Sigma DG 52mm Multi-Coated UV Filter
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- High-quality Sigma UV Filter blocks the invisible UV component of light from the sky
- Ideal for photography in high altitudes, by the sea and in regions with very clean air
- Pictures gain brilliance
- Elimination of the unwanted blue cast
- Protection for the front element of your lens
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This item Sigma DG 52mm Multi-Coated UV Filter
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|Item Dimensions||3.1 x 0.25 x 3.1 in||3.4 x 4.5 x 0.9 in||2.56 x 2.6 x 0.83 in||2.05 x 2.05 x 0.39 in||2.13 x 2.13 x 0.28 in||3.1 x 0.02 x 3.1 in|
This high-quality Sigma UV Filter blocks the invisible UV component of light from the sky, which can cause blur and to which many color films react with a blue cast. UV Filters are ideal for photography in high altitudes (in the mountains), by the sea and in regions with very clean air. The pictures gain brilliance and disturbing blue casts are avoided. Because the glass is colorless, color rendition is not altered, aside from the elimination of the unwanted blue cast, and no increase in exposure is required. The colorless glass also makes a UV Filter very suitable as protection for the front element of your lens against dust, flying sand, sea water spray and the like, and it can be kept on the lens at all times. It is recommended for color and black & white film, as well as digital photography. Multi-Layer Coating for Superior Protection: Sigma has treated this filter with a multi-layer coating process, which, in addition to its UV-blocking qualities, makes these filters especially scratch-resistant. This coating does not affect the optic characteristics of the filter, but significantly optimizes the protective effects.
Top Customer Reviews
I read the negative reviews before buying these. But I found the positive reviews to be more thoughtfully written and therefore gave them a bit more credence. Still, I was just a bit wary of buying anything but the "best" filters (i.e. B+W MRC or Hoya HMC) for my expensive glass. Now wait a minute. Expensive? When did it make sense that one, single sliver of glass 72mm in diameter should cost nearly as much as a lens? $80? Really?
No. Time to stop the madness. I took these filters out and USED them. Fortunately, I also have a 72mm B+W filter (MRC). I mounted it to a Canon FD 20mm f/2.8. A very sharp, very wide lens prone to ghosts and flares. I shot 8 shots with the B+W filter on a sunny day moving 1/8 turns in a circle. I was standing in a sparse wood with plenty of light and opportunity for flares and ghosts. I recorded my position for each shot. (You may think this a waste of time but I am TIRED of paying so much for *filters*. I want to save my money for *lenses* and *cameras*.
I performed the same tasks with the Sigma lens mounted. How much difference would you guess? Like the question put to Arthur Dent in Hitchhikers Guide to the Galaxy "Do you know how much damage this bulldozer would suffer if I let it just run right over you?"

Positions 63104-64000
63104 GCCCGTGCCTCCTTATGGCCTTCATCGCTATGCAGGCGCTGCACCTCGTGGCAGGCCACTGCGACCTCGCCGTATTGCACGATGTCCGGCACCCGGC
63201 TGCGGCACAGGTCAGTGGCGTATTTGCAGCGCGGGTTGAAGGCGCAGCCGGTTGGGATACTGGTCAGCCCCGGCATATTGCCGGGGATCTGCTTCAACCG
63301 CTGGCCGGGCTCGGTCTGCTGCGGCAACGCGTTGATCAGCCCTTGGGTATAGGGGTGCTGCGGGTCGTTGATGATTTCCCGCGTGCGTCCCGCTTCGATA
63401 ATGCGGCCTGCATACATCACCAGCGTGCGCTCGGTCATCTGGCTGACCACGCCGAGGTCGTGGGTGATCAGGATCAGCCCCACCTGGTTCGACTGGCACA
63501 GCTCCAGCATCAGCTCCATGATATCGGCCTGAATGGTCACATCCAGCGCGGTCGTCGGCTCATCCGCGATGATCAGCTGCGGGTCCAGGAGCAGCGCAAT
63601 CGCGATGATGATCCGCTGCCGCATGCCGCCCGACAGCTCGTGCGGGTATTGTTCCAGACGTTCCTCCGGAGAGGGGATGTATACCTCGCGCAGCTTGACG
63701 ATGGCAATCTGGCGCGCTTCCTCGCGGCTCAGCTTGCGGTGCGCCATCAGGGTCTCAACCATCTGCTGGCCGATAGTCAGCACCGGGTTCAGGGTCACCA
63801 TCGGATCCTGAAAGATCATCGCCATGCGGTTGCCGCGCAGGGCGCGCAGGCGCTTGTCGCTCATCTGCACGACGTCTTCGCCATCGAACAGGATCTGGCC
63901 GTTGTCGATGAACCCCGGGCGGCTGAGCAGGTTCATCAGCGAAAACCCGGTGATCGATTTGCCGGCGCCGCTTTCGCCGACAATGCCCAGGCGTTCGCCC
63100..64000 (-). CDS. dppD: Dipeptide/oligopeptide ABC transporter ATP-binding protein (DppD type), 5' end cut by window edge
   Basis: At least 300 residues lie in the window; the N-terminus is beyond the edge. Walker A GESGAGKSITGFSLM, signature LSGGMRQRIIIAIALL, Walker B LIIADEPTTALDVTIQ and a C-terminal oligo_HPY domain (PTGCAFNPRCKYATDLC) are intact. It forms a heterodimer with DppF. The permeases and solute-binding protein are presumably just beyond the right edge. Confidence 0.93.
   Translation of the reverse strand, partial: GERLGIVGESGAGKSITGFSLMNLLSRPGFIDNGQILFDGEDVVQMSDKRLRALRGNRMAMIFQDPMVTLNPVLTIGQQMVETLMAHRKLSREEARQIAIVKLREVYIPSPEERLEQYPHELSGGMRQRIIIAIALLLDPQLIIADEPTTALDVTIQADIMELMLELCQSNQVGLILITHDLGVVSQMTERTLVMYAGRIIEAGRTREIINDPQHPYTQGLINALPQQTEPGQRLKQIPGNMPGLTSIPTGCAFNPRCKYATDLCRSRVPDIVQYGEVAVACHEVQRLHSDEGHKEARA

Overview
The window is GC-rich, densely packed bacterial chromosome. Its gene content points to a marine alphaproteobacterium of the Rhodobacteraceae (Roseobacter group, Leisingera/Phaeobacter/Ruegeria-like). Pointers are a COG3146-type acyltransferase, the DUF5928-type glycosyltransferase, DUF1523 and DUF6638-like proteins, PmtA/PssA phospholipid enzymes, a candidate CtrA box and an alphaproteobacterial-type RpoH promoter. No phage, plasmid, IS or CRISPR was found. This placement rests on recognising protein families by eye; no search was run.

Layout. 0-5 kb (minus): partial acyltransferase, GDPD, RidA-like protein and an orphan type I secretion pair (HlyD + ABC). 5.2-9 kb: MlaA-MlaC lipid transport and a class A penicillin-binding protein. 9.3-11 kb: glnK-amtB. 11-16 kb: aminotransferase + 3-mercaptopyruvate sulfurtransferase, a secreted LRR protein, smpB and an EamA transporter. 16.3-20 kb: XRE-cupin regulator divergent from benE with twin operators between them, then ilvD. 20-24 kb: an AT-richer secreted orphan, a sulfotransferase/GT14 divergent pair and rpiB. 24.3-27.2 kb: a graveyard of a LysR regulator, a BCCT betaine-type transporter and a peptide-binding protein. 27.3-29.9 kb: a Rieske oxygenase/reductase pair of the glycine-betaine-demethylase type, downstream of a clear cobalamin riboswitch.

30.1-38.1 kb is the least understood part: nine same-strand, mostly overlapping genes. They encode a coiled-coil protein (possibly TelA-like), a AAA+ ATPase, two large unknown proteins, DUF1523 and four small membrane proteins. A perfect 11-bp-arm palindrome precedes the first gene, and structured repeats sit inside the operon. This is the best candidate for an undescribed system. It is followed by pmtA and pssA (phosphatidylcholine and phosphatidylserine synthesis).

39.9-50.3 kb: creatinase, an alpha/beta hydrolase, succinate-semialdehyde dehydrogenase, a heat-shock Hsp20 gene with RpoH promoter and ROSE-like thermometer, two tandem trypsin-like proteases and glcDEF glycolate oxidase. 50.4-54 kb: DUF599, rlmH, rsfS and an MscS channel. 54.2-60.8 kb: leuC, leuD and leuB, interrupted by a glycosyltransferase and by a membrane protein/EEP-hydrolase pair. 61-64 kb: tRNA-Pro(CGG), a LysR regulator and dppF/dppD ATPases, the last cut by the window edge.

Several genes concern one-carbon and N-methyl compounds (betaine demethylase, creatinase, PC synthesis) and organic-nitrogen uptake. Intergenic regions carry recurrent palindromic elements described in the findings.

Answer: None at all.
So go ahead. Buy that B+W. It will do an outstanding job. You will feel special, secure in the knowledge that if anyone looks at your lens they will know that YOU know what a good filter is. They won't be wrong. But some will think "There's a guy who spends more than he should".
Just buy the Sigma. Made in Japan, not China. The coating is excellent, the powder-coated metal ring creates no reflections. It is properly flared to avoid vignetting. I can't think of any good reason to pay double, except to impress the fat old gentleman shooting the Leica and looking smugly and knowingly at your gear.
The frame is nicely constructed from metal with a matte finish. The fame is not as thick as some of the older filter frames. The threads are smooth and fit my lens nicely. The filter frame is threaded to accept a lens hood.
At first the filter did not want to screw on. There were no visible signs on the filter indicating why this was happening. When I inspected my lens I found the barrel had a slight bend in it from where it had contacted a surface in the past. I had never noticed this before. I simply covered the barrel with a cloth and bent the barrel back round with slight twist from an adjustable wrench (smooth jaws). The filter threaded on perfectly afterwards. For those who left negative reviews regarding this filter not threading on, some of them may have had a very slight bend in the lens barrel just as I did (we are talking less than 1mm of bend).
AFTER MUCH USE:
So after months of use in multiple lighting conditions I can add some depth to this review. Still very happy with this filter. There has only been a few instances when I have removed the filter due to extremely poor lighting conditions. Overall very happy with this filter.
filter is outstanding and actually improves picture resolution and ability to focus (used on Nikon FM2). My
Nikon FM2 35mm camera (a classic) had a Quantray filter, which I thought was good enough. My pictures
never looked sharp ( Fuji ISO 100 fine grain slide film) with this filter. I thought it was a faulty 50mm lens
and then tried using one of my B&W UV filters on my 50mm lens. I noticed an immediate difference in focusing.
Then I spotted this Sigma DG 52mm MultiCoated UV filter and ordered it. What a difference it has made on my
picture taking. What looks alike isn't alike. Not all filters are the same. Some filters can have a slight distortion
or warp that you can't see when looking at the filter but do notice when focusing and looking at your results. Getting
a top quality filter like Sigma DG makes a huge difference. Worth buying and trying. Very good filter.